The poetic tradition inherited by the Tang poets was immense and diverse. By the time of the Tang dynasty, there was already a continuous Chinese body of poetry dating back for over a thousand years. Such works as the Chu Ci and Shijing were major influences on Tang poetry, as were the developments of Han poetry and Jian'an poetry. All of these influenced the Six Dynasties poetry, which in turn helped to inspire the Tang poets. In terms of influences upon the poetry of the early Tang, Burton Watson characterizes the poetry of the Sui and early Tang as "a mere continuation of Six Dynasties genres and styles." [9]

History

A poem by Li Bai (701-762 AD), the only surviving example of Li Bai's calligraphy, housed in the Palace Museum in Beijing. LiBai-Kalligraphie.jpg
A poem by Li Bai (701–762 AD), the only surviving example of Li Bai's calligraphy, housed in the Palace Museum in Beijing.

The Tang dynasty was a time of major social and probably linguistic upheavals. Thus, the genre may be divided into several major more-or-less chronological divisions, based on developmental stages or stylistic groupings (sometimes even on personal friendships between poets). It should be remembered that poets may be somewhat arbitrarily assigned to these based on their presumed biographical dates (not always known); furthermore that the lifetimes of poets toward the beginning or end of this period may overlap with the preceding Sui dynasty or the succeeding Five Dynasties and Ten Kingdoms period. The chronology of Tang poetry may be divided into four parts: Early Tang, High Tang, Middle Tang, and Late Tang.

Early Tang

In Early Tang (初唐), poets began to develop the foundation what is now considered to be the Tang style of poetry inherited a rich and deep literary and poetic tradition, or several traditions. Early Tang poetry is subdivided into early, middle and late phases.

High Tang

In High Tang (盛唐), sometimes known as Flourishing Tang or Golden Tang, first appear the poets which would come to mind as Tang poets, at least in the United States and Europe. High Tang poetry had numerous schools of thought:

Middle Tang

The poets of the Middle Tang (中唐) period also include many of the best known names, and they wrote some very famous poems. This was a time of rebuilding and recovery, but also high taxes, official corruption, and lesser greatness. Li Bo's bold seizing of the old forms and turning them to new and contemporary purposes and Du Fu's development of the formal style of poetry, though hard to equal, and perhaps impossible to surpass, nevertheless provided a firm edifice on which the Middle Tang poets could build.

Late Tang

In the Late Tang (晚唐), similarly to how eventually the earlier duo of Li Bo and Du Fu came to be known by the combined name of Li-Du (李杜), so in the twilight of the Late Tang there was the duo of the Little Li-Du (小李杜), referring to Du Mu (803–852) and Li Shangyin (813–858). These dual pairs have been considered to typify two divergent poetic streams which existed during each of these two times, the flourishing Tang and the late Tang:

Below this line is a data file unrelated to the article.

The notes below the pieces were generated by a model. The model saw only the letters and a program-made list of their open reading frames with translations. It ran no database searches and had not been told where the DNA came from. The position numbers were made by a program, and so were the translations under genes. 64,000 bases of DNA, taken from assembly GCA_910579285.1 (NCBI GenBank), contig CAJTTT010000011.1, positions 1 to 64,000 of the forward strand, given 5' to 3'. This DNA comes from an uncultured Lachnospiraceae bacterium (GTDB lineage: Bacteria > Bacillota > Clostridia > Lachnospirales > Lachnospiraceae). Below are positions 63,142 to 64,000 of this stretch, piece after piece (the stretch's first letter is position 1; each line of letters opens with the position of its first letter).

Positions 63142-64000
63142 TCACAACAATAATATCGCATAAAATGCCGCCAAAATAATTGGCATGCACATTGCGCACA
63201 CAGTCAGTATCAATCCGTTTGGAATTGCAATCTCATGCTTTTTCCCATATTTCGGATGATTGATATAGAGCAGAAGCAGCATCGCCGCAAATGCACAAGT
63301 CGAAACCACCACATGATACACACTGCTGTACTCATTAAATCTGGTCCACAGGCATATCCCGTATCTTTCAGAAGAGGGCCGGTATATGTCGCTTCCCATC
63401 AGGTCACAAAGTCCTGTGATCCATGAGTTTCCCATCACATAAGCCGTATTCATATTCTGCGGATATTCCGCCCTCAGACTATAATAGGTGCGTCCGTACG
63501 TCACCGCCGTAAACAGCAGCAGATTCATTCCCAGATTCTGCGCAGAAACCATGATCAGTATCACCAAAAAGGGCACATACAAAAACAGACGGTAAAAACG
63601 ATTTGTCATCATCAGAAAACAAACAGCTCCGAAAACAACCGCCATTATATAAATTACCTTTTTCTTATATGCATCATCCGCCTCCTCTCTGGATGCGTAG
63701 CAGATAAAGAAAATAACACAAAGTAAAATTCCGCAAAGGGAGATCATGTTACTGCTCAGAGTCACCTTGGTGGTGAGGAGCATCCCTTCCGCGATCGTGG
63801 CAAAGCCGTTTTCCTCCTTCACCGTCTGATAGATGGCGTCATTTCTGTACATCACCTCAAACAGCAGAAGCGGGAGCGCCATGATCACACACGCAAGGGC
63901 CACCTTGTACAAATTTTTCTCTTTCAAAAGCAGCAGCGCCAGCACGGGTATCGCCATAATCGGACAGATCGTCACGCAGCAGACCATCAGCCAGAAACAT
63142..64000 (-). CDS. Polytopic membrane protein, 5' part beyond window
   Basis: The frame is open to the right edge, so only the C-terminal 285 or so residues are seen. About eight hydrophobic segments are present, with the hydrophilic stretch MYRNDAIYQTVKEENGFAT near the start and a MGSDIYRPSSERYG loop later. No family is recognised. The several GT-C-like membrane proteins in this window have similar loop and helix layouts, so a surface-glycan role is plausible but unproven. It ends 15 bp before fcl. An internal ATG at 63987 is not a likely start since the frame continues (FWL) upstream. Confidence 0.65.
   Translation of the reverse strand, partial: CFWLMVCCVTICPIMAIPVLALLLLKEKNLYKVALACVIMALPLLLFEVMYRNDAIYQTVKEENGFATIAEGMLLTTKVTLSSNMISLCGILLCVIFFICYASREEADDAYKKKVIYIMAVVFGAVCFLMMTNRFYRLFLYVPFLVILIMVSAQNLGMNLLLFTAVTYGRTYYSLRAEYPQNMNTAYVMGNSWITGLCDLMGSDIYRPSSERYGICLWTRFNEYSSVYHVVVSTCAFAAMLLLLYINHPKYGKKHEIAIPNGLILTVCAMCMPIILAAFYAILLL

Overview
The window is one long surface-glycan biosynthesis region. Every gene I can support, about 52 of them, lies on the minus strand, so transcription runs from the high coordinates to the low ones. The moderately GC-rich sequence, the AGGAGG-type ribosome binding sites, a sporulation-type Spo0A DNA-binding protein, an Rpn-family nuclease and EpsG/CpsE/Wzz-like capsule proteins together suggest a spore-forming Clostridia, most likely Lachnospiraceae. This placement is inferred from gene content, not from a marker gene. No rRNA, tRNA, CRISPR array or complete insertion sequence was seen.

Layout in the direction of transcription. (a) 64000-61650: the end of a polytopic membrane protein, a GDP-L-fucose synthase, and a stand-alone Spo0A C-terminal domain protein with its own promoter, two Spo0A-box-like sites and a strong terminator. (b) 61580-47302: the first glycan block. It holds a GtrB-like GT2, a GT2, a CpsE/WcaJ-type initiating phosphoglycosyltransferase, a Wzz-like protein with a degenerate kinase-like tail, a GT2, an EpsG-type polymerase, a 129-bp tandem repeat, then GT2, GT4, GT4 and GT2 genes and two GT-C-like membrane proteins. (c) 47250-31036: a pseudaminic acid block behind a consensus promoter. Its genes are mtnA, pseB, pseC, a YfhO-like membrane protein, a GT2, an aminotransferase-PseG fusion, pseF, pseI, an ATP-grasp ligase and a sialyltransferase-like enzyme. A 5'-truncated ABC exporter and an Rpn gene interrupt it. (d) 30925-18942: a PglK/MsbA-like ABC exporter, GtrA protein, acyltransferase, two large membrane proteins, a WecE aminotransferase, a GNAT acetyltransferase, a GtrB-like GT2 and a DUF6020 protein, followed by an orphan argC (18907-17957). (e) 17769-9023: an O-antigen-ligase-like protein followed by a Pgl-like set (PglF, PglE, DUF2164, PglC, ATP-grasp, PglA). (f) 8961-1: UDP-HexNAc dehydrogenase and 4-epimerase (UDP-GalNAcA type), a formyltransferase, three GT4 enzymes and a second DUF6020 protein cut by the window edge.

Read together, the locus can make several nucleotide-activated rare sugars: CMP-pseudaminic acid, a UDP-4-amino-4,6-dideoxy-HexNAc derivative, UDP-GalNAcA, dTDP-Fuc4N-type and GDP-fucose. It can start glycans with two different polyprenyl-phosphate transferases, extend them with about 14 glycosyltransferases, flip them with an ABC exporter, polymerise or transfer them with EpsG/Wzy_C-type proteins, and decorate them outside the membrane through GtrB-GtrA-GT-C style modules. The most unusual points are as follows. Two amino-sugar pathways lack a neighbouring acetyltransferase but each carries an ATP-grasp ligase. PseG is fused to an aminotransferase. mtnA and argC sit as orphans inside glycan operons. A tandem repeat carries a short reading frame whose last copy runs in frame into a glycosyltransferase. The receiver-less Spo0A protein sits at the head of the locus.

Continuation in Southern Tang

After the official fall of the Tang dynasty in 907, some members of its ruling house of Li managed to find refuge in the south of China, where their descendants founded the Southern Tang dynasty in the year 937. This dynasty continued many of the traditions of the former great Tang dynasty, including poetry, until its official fall in 975, when its ruler, Li Yu, was taken into captivity. Importantly for the history of poetry, Li survived another three years as a prisoner of the Song dynasty, and during this time composed some of his best known works.[ citation needed ] Thus, including this "afterglow of the T'ang dynasty", the final date for the Tang Poetry era can be considered to be at the death of Li Yu, in 978. [12]

After the fall of the Tang dynasty

Surviving the turbulent decades of the Five Dynasties and Ten Kingdoms era, Tang poetry was perhaps the major influence on the poetry of the Song dynasty, for example seeing such major poets as Su Shi creating new works based upon matching lines of Du Fu's. [13] This matching style is known from the Late Tang. Pi Rixiu and Lu Guimeng, sometimes known as Pi-Lu, were well known for it: one would write a poem with a certain style and rhyme scheme, then the other would reply with a different poem, but matching the style and with the same rhymes. This allows for subtleties which can only be grasped by matching the poems together.